It is essential that all the data on which EFSA based its conclusion are on the table for independent evaluation, including the historical control data used.

As a matter of principle, EFSA scientific opinions, which form the basis of regulatory action, should be based on published scientific evidence. Restrictive access under the conditions of a “physical reading room” (11) fails to fulfil this requirement. It has no place in an open scientific process.

The aim must be that all EFSA assessments, not only on glyphosate, can be reproduced by any expert who wishes to do so. Only in this way will EFSA be able to restore credibility in its work among the scientific community and the public.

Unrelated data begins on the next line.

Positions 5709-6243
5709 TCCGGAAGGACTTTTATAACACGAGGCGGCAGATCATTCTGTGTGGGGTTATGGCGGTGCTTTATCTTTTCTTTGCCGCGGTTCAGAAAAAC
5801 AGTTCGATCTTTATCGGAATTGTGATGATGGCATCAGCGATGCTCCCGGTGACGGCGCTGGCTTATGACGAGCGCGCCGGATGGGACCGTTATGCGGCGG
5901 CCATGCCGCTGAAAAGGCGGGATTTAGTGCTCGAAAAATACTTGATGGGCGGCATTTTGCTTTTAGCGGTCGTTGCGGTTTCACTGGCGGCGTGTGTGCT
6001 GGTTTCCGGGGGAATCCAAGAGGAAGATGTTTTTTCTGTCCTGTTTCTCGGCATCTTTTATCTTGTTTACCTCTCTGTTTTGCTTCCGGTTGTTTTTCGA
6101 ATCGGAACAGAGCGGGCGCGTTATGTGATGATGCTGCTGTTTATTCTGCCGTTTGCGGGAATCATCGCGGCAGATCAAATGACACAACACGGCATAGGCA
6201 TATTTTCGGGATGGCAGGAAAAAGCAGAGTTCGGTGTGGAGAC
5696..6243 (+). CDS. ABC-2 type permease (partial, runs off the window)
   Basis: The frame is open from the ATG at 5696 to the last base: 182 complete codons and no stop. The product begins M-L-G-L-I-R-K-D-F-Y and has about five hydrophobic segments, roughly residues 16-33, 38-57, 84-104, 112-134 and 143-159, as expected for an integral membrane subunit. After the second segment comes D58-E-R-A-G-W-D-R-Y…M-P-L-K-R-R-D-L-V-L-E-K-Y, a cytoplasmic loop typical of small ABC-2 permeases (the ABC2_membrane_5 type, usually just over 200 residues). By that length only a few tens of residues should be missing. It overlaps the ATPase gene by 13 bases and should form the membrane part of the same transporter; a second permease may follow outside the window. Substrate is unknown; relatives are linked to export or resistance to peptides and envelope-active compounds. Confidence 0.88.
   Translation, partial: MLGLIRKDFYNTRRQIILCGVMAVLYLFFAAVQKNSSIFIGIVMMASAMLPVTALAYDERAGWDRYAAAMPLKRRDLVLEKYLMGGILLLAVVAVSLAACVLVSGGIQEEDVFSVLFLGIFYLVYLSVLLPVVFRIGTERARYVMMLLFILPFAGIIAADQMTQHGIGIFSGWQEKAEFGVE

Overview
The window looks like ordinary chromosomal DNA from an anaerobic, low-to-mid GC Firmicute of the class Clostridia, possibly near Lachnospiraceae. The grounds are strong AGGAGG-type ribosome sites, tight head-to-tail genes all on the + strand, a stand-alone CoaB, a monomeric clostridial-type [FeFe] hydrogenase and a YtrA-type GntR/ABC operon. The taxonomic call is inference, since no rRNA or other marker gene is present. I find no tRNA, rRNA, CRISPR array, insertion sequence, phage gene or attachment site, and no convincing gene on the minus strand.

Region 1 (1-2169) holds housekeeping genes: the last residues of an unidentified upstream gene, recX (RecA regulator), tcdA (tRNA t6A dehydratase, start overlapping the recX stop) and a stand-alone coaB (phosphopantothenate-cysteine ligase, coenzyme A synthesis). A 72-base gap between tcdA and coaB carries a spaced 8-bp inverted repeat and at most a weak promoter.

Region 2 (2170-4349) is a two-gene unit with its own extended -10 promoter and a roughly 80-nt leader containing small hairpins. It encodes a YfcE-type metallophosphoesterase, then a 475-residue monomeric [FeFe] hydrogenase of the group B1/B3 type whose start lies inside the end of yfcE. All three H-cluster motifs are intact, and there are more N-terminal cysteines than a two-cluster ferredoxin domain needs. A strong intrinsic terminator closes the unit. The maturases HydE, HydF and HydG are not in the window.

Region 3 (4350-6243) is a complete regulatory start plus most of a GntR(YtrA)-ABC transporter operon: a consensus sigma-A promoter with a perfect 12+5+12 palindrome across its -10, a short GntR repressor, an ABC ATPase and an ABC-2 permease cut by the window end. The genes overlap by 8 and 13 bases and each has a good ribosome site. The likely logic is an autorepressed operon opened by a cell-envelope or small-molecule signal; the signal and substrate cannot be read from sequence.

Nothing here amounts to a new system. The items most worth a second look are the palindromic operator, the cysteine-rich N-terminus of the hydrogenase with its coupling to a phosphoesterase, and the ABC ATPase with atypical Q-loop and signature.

We look forward to your answers to these questions.

Finally, we would like to reiterate our demands in relation to the renewal of the EU approval for glyphosate (12). We ask the European Commission to:

- Refrain from taking any final decision on the renewal of glyphosate’s EU approval as long as uncertainty remains over the risks it poses to human health and environment;

- Immediately ban the use of glyphosate where it results in the greatest public and worker exposure, including non-professional use in gardens and domestic environments, use by municipal authorities, railway and highway networks, and specialised agricultural uses, such as the desiccation of crops.

This letter will be published on the websites of the signatory organisations.

Yours sincerely,

Jorgo Riss, Director,
Greenpeace European Unit

Also on behalf of:
Corporate Europe Observatory
Health & Environment Alliance (HEAL)
Pesticide Action Network Europe
Friends of the Earth Europe
European Environmental Bureau

(6) http://healthandenvironmentonline.c...

Originally posted on 11 April 2016